Despite electric vehicles making up only 16.5% of all cars sold in December 2022, the government continues to incentivise their adoption with tax breaks, capital allowances and reduced NI costs.
"However, before you make the switch, consider alternative strategies to lower your tax burden!"
First, let's examine the relationship between a car's age, emissions and tax charges. Zero-emission vehicles benefit from significantly lower tax charges, while drivers of non-electric company cars with moderate emissions face steeper tax bills. Older cars suffer the most in this regard.
For example, consider a director who purchased a new company car in 2015 with a CO2 emission of 140 g/km. In 2014/15, the taxable benefit in kind (BIK) was 21% of the car's new list price. By 2022/23, the BIK rate rose to 35%. Assuming a £20,000 list price, the taxable BIK increased from £4,200 to £7,000 over eight years. For a 40% taxpayer, the annual tax bill amounts to £2,800, plus Class 1A NI at 14.53% for 2022/23, likely exceeding the car's value.
To reduce tax costs, the director could either switch to a lower-emission vehicle or transfer ownership of the current car. The latter option entails a one-time taxable BIK equal to the car's market value when transferred. For older company cars, the transfer may occur at a relatively low tax cost.
Using the previous example, if the car is worth £3,000, the tax charge is £1,200 (£3,000 x 40%), which is less than one year's tax bill for retaining the company car. However, additional factors must be considered. Transferring the car from the company to the director might appear tax-efficient, but the impact on future running costs should also be evaluated.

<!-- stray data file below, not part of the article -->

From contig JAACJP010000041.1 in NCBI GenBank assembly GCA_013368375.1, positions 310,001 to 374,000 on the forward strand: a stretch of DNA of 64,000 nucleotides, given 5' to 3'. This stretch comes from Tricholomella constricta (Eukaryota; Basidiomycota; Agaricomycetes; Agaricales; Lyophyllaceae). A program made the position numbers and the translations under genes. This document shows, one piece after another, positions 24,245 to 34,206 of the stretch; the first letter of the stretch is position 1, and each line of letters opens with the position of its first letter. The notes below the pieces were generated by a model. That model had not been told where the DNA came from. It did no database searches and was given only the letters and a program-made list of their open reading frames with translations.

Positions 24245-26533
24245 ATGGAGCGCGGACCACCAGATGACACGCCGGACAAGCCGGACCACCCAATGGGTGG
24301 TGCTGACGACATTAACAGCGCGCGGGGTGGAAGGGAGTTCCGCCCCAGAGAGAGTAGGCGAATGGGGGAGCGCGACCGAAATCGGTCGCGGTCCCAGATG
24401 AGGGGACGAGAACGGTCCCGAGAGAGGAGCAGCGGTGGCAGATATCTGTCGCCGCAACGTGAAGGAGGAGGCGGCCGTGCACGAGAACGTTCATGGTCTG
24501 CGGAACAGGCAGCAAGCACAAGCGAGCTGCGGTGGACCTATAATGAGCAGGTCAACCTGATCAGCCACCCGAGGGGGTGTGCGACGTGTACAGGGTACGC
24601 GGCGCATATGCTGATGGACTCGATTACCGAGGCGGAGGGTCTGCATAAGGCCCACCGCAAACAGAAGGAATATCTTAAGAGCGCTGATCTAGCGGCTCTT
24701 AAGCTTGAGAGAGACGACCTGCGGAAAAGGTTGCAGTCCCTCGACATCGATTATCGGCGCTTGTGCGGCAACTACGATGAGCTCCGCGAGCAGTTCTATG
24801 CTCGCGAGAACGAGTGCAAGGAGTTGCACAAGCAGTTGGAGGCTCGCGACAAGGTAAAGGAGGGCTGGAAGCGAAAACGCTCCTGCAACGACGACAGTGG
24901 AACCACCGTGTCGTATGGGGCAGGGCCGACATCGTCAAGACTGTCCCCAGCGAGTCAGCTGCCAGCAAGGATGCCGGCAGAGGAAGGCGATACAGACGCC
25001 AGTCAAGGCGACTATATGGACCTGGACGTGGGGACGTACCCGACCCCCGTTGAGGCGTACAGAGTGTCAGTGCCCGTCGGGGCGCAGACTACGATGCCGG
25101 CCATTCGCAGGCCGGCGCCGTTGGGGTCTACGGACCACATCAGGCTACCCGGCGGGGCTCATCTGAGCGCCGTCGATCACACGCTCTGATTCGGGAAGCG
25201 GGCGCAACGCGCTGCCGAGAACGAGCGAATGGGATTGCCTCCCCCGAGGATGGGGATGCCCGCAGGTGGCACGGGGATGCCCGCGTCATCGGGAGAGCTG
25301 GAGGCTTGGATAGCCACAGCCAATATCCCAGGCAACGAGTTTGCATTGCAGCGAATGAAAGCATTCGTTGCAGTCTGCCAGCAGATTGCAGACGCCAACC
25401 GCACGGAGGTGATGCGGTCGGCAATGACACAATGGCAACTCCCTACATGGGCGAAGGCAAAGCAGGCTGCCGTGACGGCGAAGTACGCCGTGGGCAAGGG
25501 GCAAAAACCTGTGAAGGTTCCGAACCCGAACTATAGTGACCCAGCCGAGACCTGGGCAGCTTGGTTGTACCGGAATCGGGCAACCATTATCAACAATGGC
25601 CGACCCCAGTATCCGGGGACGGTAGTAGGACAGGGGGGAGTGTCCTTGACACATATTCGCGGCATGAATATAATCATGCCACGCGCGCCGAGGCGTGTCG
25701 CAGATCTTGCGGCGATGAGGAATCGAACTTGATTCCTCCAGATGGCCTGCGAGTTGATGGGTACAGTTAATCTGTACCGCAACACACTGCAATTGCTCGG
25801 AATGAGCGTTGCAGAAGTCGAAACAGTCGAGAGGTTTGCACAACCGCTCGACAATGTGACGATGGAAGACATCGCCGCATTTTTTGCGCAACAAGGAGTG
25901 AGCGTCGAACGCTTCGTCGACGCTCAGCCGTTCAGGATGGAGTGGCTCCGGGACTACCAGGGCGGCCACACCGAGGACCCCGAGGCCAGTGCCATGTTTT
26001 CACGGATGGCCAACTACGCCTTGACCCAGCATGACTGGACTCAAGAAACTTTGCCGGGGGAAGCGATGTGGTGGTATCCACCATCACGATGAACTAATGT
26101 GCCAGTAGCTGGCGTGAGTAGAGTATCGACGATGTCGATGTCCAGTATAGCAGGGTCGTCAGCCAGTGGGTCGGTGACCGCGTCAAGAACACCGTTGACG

There are two primary approaches to address these costs:
The company pays the running costs and claims tax relief, while the director is taxed on the cost of the bills as a perk. However, the director can reduce the tax bill by claiming a tax-free mileage allowance for business journeys.
The company pays the director a tax-free mileage allowance, which the director uses to cover the car's running costs.
The second option has the advantage of avoiding employers' NI on the mileage allowance. Nonetheless, if the director's business mileage is low, the allowance might not cover the car's running costs. In such cases, it's crucial to crunch the numbers to determine the most tax-efficient solution.
"Yes, electric vehicles can offer tax savings!
However, other strategies may prove more beneficial in certain circumstances. By evaluating the tax implications of retaining or transferring a company car and considering the effects on future running costs, you can make an informed decision that suits your specific situation.
Until next time ...
Would you like to know more?
If anything I've written in this blog post resonates with you and you'd like to discover more about the taxation of company cars and whether you should trade in for an electric vehicle, it may be a great idea to give me a call on 01908 774323 and let's see how I can help you.
Helen brings the personal tax planning experience of the top 20 tax companies to Essendon. Formerly of MacIntyre Hudson (with 45 offices nationwide), Helen worked at Chancery for more than 10 years before joining Essendon as the personal tax specialist.
Tax Planning can make a considerable difference to your tax liability. Helen has specialist knowledge and experience in tax planning and uses every opportunity to minimise your tax bill is utilised. By analysing your investments, income, profit and expenditures, Helen will provide strategic tax planning expertise that could offer significant savings, whilst delivering clear, honest advice and guidance.
When Helen is not at Essendon she spends time with her young son and likes going on long walks with the family dog.
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